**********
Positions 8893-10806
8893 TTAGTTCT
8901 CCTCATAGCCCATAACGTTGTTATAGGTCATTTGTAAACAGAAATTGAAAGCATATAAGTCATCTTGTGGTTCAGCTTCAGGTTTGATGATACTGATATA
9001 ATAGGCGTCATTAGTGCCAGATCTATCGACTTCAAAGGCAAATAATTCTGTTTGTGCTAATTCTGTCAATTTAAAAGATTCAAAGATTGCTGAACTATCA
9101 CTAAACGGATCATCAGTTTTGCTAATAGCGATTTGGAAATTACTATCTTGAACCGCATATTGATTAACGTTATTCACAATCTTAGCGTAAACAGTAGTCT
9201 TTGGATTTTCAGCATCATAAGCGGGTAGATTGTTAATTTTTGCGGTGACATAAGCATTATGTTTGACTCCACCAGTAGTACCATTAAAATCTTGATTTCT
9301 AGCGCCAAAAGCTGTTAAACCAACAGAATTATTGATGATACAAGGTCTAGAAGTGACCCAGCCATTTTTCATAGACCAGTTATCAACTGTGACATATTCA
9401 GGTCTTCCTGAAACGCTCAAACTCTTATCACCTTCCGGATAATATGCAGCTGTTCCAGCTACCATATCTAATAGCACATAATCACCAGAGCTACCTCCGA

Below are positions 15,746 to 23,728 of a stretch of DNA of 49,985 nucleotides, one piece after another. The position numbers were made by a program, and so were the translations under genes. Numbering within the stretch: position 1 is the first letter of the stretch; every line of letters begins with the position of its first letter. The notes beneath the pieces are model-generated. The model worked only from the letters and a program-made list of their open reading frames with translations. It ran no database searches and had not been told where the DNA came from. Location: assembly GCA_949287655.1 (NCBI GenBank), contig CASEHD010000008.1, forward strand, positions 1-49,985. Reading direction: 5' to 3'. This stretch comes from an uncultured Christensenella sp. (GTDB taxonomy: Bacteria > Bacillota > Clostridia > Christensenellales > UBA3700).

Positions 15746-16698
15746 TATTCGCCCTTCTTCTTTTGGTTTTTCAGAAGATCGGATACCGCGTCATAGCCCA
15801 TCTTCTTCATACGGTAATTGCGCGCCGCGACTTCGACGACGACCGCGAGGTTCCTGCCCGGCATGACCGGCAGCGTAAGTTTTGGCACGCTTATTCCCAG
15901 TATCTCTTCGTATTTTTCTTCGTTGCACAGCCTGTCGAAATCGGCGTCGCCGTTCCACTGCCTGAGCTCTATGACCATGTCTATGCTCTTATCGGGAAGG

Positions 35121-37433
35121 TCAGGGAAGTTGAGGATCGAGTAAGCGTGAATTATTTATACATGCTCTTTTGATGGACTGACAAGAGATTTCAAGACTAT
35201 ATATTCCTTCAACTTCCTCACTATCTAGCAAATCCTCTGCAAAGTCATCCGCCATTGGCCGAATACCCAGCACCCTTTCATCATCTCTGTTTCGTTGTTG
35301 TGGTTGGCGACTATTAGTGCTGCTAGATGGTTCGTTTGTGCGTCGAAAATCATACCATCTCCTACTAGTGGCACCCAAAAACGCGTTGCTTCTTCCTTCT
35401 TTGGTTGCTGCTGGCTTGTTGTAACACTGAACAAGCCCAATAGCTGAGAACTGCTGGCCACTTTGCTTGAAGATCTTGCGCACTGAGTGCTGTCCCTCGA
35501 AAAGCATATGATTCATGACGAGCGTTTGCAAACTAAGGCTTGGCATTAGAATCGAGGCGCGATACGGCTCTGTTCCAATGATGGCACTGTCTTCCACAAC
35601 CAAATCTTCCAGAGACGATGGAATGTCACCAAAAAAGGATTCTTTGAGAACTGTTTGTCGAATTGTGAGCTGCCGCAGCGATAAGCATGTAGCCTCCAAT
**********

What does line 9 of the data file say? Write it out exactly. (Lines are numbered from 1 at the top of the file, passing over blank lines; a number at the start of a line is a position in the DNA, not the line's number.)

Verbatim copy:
Below are positions 15,746 to 23,728 of a stretch of DNA of 49,985 nucleotides, one piece after another. The position numbers were made by a program, and so were the translations under genes. Numbering within the stretch: position 1 is the first letter of the stretch; every line of letters begins with the position of its first letter. The notes beneath the pieces are model-generated. The model worked only from the letters and a program-made list of their open reading frames with translations. It ran no database searches and had not been told where the DNA came from. Location: assembly GCA_949287655.1 (NCBI GenBank), contig CASEHD010000008.1, forward strand, positions 1-49,985. Reading direction: 5' to 3'. This stretch comes from an uncultured Christensenella sp. (GTDB taxonomy: Bacteria > Bacillota > Clostridia > Christensenellales > UBA3700).